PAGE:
How to Teach Kids to Throw a Baseball
Learning how to throw the ball correctly is the most basic of baseball skills. Proper throwing technique can add distance and power to throws and help avoid injury as a child’s arm grows and develops. Teaching a child the proper grip and arm motion from the beginning will improve his ability and make the game even more enjoyable.
Instruct the player to place his index and middle finger across the horizontal seam of the ball. The thumb should be tucked underneath. Have him hold the ball out closer to the fingertips rather than in the palm to increase velocity.
Demonstrate how to cock your wrist back at the top of the throwing motion. Hold the forearm of your throwing arm with your nonthrowing hand to keep it stable and practice throwing using just the fingers and wrist.
Ask the child to point the lead shoulder of the nonthrowing arm at the target before delivering the throw, to keep the front foot perpendicular to the target and to push off the back foot to add power.
Instruct the player to create a circular motion with the arm when making a throw. Bring the hand down by the thigh and up around the shoulder in a circle for proper arm motion, QCBaseball.com states. Avoid bringing the hand up first as it goes back.
Set up a drill where two players go down to one knee, the same knee as their throwing arm, about 10 yards away from each other. Tell them to practice the correct, circular throwing motion for a specified amount of time. Monitor progress and have them move back five yards if they seem ready by the strength of their throws.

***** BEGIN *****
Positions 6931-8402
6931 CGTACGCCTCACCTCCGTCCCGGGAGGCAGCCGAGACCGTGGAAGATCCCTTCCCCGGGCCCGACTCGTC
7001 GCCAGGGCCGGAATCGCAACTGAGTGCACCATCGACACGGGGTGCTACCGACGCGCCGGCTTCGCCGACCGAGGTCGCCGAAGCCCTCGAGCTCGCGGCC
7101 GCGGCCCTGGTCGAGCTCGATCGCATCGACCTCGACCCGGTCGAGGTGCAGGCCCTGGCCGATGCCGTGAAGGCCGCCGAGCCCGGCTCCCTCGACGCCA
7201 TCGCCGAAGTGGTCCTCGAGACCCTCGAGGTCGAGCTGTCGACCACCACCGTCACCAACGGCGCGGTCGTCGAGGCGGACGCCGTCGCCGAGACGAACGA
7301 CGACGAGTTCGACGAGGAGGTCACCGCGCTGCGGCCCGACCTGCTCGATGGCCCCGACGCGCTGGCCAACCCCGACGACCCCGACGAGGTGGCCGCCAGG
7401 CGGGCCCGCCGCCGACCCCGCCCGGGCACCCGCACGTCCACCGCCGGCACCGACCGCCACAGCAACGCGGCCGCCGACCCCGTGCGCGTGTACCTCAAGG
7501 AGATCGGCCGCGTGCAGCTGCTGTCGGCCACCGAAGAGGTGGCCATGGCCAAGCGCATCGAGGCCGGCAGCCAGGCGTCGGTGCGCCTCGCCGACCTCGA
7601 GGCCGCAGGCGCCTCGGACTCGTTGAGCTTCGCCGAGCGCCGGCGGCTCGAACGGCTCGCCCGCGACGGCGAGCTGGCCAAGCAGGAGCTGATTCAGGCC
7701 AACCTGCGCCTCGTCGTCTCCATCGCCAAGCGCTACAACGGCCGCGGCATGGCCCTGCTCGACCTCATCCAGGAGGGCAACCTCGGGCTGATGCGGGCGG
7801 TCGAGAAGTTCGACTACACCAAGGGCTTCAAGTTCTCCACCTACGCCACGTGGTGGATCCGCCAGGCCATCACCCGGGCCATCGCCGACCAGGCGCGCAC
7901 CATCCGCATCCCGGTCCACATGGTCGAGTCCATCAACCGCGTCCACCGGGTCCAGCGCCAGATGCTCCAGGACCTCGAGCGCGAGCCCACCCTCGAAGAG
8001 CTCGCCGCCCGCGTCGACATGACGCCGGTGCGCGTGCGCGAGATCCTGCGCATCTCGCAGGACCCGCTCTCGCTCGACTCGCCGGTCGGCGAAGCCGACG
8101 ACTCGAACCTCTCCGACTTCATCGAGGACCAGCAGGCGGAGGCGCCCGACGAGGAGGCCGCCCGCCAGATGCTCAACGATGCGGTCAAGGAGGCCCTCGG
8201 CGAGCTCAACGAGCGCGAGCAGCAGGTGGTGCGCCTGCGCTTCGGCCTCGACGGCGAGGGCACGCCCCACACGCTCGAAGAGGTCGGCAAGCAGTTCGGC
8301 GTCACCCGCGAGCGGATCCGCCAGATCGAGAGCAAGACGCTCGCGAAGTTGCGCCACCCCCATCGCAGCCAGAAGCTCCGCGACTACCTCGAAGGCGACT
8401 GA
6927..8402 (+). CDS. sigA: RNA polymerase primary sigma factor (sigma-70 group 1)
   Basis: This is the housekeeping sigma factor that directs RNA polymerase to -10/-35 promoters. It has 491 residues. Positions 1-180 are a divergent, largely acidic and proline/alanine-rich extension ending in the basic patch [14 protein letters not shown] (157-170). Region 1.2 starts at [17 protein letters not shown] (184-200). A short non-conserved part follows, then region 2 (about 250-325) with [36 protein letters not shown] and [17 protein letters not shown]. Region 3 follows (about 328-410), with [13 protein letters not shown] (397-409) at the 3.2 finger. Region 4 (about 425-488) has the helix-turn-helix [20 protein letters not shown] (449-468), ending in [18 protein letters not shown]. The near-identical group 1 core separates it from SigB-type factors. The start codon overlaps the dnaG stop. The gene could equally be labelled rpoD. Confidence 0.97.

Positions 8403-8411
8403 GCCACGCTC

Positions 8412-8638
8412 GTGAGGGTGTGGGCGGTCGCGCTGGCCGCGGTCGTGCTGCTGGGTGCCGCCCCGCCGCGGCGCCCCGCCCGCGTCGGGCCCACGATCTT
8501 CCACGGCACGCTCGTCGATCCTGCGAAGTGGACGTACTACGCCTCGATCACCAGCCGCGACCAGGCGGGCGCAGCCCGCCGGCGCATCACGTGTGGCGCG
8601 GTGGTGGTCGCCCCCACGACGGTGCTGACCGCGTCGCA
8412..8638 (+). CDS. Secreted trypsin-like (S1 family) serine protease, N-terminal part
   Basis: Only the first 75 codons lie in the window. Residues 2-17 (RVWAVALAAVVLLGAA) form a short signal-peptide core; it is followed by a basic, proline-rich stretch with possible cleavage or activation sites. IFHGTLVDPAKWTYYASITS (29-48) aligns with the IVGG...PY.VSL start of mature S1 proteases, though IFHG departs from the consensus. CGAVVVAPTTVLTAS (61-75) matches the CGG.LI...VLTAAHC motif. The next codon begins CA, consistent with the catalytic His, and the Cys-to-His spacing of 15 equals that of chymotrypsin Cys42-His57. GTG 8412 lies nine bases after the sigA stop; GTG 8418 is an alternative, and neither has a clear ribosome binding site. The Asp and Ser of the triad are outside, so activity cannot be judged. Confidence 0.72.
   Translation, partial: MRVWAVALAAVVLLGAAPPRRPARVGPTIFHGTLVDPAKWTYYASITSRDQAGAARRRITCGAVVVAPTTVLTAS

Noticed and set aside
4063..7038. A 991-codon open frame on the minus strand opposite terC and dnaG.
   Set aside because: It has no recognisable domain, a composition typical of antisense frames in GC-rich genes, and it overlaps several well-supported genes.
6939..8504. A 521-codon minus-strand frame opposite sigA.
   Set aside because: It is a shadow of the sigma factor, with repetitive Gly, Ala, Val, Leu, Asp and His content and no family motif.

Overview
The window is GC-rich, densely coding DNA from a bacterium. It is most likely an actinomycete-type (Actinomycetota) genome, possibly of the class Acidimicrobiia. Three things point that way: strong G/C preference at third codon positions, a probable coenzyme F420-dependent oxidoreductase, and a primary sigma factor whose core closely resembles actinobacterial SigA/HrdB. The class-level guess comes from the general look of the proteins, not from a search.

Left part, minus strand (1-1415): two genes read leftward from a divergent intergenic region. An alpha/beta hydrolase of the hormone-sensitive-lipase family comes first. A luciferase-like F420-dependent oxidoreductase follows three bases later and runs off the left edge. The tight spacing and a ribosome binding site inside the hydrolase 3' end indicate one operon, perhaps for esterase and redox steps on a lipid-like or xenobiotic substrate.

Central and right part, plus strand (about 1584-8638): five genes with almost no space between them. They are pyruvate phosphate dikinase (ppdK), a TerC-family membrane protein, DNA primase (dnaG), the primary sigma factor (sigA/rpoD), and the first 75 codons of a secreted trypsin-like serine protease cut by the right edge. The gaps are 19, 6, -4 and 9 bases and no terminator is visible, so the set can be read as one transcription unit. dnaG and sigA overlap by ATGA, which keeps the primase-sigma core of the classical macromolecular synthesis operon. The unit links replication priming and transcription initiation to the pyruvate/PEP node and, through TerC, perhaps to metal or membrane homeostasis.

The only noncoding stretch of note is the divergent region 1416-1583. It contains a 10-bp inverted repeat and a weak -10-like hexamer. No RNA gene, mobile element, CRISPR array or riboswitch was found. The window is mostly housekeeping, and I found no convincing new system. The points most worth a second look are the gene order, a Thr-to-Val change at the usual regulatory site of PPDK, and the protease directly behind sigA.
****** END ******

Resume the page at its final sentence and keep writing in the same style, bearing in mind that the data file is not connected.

Younger players may need to use three fingers instead of two to grip the ball.
Have fielders throw the ball into their glove and practice grabbing the ball quickly with the proper grip.
If your kid is getting frustrated, keep your cool. Stay calm and repeat the instructions as many times as needed; maybe in clearer language.
- Younger players may need to use three fingers instead of two to grip the ball.
- Have fielders throw the ball into their glove and practice grabbing the ball quickly with the proper grip.
- If your kid is getting frustrated, keep your cool. Stay calm and repeat the instructions as many times as needed; maybe in clearer language.
Joshua McCarron has been writing both online and offline since 1995. He has been employed as a copywriter since 2005 and in that position has written numerous blogs, online articles, websites, sales letters and news releases. McCarron graduated from York University in Toronto with a bachelor's degree in English.